The 'end of austerity' brings challenges and opportunities for public sector comms

The election result, and commitments from the Prime Minister, present a fresh set of opportunities and challenges for the public sector.

Professionalism, matched with service, sets the public sector apart, argues Simon Enright
Professionalism, matched with service, sets the public sector apart, argues Simon Enright

A big win for Boris Johnson means Brexit will now get done. But he didn’t just win on a promise of leaving Europe; the Prime Minister committed to end 'austerity' with increased investment in the NHS, education, police and the justice system.

This backing from Number 10 creates five clear opportunities and challenges for those of us working in public sector communications.

First, we are all going to be recruiting a lot more people. In the NHS we will need to find 50,000 more nurses, 20,000 more people to work in doctors' surgeries and 6,000 GPs.

That means a compelling retention campaign as well as continued targeted marketing to persuade switchers and school-leavers to sign up for a nursing degree.

Our second priority is a premium on excellent internal communications: the type that listens much more than it broadcasts. For 2020, the NHS will be focusing on a campaign to make the NHS the "best place to work". We will succeed only if we can find better ways to hear what will improve the workplace then let them know when change has happened.

And what are those priorities for staff?

One that has rocketed up the agenda over the past few years is climate change. As the public sector, we will need to make our contribution, so get your green campaign ready.

Fourth, we will need to explain how improvements will be sequenced. It takes time to train new staff and build new facilities and hospitals.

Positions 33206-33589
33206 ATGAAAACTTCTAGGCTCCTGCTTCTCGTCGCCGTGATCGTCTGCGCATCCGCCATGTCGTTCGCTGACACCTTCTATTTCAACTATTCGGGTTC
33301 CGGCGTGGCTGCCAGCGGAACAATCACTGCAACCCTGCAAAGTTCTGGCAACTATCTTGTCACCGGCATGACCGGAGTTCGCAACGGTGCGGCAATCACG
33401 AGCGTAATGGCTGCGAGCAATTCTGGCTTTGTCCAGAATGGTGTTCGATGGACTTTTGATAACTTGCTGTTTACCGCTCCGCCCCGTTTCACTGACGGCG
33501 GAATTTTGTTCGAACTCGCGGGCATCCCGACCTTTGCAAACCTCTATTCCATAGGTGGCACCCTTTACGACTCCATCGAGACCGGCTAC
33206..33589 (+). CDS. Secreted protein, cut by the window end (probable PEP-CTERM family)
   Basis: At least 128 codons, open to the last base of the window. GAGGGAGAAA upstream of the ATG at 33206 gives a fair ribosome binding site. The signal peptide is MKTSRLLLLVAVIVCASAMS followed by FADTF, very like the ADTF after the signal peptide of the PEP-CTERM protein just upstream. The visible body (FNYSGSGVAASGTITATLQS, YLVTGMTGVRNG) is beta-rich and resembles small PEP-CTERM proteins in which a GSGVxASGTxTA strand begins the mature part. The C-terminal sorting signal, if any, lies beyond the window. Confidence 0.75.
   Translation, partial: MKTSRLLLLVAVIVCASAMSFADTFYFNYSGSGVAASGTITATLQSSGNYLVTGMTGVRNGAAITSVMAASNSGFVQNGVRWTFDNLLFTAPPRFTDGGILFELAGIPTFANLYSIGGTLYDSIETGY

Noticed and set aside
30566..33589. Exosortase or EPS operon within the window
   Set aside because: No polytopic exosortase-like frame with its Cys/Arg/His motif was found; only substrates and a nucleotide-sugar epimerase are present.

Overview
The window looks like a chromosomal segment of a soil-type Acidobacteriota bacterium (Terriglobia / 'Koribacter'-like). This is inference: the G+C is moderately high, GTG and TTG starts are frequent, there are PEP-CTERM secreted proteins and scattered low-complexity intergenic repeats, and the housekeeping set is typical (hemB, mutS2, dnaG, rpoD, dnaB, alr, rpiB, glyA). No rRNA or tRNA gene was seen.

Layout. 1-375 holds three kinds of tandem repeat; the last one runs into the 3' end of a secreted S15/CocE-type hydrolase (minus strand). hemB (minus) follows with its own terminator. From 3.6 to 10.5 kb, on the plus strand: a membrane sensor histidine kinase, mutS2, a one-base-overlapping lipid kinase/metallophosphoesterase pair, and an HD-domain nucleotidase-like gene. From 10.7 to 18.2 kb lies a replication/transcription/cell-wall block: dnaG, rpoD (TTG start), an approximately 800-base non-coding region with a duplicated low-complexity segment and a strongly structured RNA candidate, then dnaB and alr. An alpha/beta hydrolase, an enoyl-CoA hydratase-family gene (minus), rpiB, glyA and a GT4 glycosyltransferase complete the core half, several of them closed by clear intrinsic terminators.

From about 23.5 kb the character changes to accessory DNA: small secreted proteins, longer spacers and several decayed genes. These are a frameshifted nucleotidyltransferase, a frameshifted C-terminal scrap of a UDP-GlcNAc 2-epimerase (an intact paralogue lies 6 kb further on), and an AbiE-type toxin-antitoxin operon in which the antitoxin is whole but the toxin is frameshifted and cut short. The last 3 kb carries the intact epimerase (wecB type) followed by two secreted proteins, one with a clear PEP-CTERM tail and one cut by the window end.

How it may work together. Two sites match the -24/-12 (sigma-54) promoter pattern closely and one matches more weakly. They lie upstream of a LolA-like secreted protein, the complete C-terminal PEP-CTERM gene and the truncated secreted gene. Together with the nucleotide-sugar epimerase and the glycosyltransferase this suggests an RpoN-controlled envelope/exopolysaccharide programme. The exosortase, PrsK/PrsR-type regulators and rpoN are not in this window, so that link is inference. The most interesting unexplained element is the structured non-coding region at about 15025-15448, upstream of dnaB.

Simon Enright is a keynote speaker at this year's PharmaComms conference in February


So while it is right we talk of quick wins that come from investment, we need to be realistic with our communities about what we can achieve and by when. We also need to continue to communicate how we spend the money wisely and cut out waste where possible.

Finally, after a bruising few years battling over Brexit, surely it is our job to bring people back together.

The latest Ipsos MORI polling has nurses, doctors, teachers and civil servants as the most trusted professions, more likely to be believed than journalists and (sorry Campaign magazine) advertising executives. With trust in the public sector so high, our staff are ideally placed to bring people together.

This year the NHS will celebrate the Year of the Nurse and Midwife to mark the 200th anniversary of Florence Nightingale. Famed for her devotion to the Crimean War injured, less well-known is that her mastery of maths saved many more lives. She used statistical analysis to prove that unsanitary conditions in the Crimea were killing more men than died on the battlefield. The result: a radical rethink of medical care.

It is this professionalism, matched with service, that sets the public sector apart – whether it’s the binmen of Birmingham, the nurses of Norwich, the police officers of Peterborough or the medics in Manchester.

That is why we should use 2020 to celebrate our people – something the public can all agree on.

Simon Enright is director of communications at NHS England and NHS Improvement


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